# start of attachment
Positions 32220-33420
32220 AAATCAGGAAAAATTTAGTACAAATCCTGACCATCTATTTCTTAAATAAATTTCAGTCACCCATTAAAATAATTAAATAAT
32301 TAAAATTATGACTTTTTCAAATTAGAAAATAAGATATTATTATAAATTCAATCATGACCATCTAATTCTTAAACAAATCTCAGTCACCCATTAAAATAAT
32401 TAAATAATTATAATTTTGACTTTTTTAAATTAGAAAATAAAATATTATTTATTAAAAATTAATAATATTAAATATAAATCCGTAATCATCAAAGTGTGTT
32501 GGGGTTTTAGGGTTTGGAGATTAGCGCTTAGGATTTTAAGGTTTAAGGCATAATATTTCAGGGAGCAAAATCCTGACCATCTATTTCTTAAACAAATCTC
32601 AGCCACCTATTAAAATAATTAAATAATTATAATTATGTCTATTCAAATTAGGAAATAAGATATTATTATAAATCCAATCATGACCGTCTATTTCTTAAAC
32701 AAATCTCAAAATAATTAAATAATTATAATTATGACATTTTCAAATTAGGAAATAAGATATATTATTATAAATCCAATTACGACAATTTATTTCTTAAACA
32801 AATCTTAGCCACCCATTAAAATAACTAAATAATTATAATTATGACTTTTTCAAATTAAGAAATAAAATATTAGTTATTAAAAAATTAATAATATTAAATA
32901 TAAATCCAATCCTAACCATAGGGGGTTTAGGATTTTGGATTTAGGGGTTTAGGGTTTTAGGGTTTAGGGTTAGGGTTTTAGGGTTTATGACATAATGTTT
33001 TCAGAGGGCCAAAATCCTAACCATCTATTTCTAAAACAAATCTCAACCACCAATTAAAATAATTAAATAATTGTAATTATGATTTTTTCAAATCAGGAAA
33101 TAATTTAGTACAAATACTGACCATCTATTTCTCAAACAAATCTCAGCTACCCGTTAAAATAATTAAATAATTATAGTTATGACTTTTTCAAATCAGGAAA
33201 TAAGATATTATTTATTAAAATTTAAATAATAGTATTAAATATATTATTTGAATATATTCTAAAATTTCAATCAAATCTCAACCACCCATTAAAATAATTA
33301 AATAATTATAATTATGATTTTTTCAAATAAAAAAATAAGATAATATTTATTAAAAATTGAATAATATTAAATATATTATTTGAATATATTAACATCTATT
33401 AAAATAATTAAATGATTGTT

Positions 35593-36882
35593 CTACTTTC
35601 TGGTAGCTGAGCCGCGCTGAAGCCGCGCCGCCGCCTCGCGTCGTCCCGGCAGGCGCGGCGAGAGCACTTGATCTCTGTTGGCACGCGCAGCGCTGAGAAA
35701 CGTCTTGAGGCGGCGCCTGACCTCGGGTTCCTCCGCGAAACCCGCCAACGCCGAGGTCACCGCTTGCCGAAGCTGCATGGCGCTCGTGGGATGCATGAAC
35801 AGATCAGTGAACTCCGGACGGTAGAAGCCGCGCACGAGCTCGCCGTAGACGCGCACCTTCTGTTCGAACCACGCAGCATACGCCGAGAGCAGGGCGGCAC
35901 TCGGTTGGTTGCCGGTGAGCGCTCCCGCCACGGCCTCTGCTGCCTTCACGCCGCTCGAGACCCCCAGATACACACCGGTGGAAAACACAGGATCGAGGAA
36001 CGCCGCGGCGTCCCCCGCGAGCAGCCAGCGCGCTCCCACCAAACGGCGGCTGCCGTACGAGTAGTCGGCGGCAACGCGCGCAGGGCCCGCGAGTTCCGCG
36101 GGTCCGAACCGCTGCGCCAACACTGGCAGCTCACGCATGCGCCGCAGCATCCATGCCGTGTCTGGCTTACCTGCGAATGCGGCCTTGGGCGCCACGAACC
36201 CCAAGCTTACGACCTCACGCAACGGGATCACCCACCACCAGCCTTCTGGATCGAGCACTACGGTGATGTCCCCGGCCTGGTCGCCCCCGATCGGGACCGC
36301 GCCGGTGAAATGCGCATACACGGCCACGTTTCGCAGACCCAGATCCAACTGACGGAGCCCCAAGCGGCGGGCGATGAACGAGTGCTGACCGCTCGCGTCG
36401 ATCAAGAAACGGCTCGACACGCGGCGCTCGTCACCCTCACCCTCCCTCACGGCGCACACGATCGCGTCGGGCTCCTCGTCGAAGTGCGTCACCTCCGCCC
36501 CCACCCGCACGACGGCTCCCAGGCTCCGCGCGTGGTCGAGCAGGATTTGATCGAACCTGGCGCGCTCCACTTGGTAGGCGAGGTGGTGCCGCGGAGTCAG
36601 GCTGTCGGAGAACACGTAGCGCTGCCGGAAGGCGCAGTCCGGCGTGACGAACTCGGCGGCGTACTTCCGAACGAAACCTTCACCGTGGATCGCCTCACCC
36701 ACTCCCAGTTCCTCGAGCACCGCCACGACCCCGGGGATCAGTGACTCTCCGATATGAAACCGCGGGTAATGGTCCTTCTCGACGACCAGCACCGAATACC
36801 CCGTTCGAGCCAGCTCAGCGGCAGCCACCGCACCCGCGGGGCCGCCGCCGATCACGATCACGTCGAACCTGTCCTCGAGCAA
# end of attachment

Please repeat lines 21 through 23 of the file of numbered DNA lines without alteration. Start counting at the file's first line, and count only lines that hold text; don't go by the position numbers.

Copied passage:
36001 CGCCGCGGCGTCCCCCGCGAGCAGCCAGCGCGCTCCCACCAAACGGCGGCTGCCGTACGAGTAGTCGGCGGCAACGCGCGCAGGGCCCGCGAGTTCCGCG
36101 GGTCCGAACCGCTGCGCCAACACTGGCAGCTCACGCATGCGCCGCAGCATCCATGCCGTGTCTGGCTTACCTGCGAATGCGGCCTTGGGCGCCACGAACC
36201 CCAAGCTTACGACCTCACGCAACGGGATCACCCACCACCAGCCTTCTGGATCGAGCACTACGGTGATGTCCCCGGCCTGGTCGCCCCCGATCGGGACCGC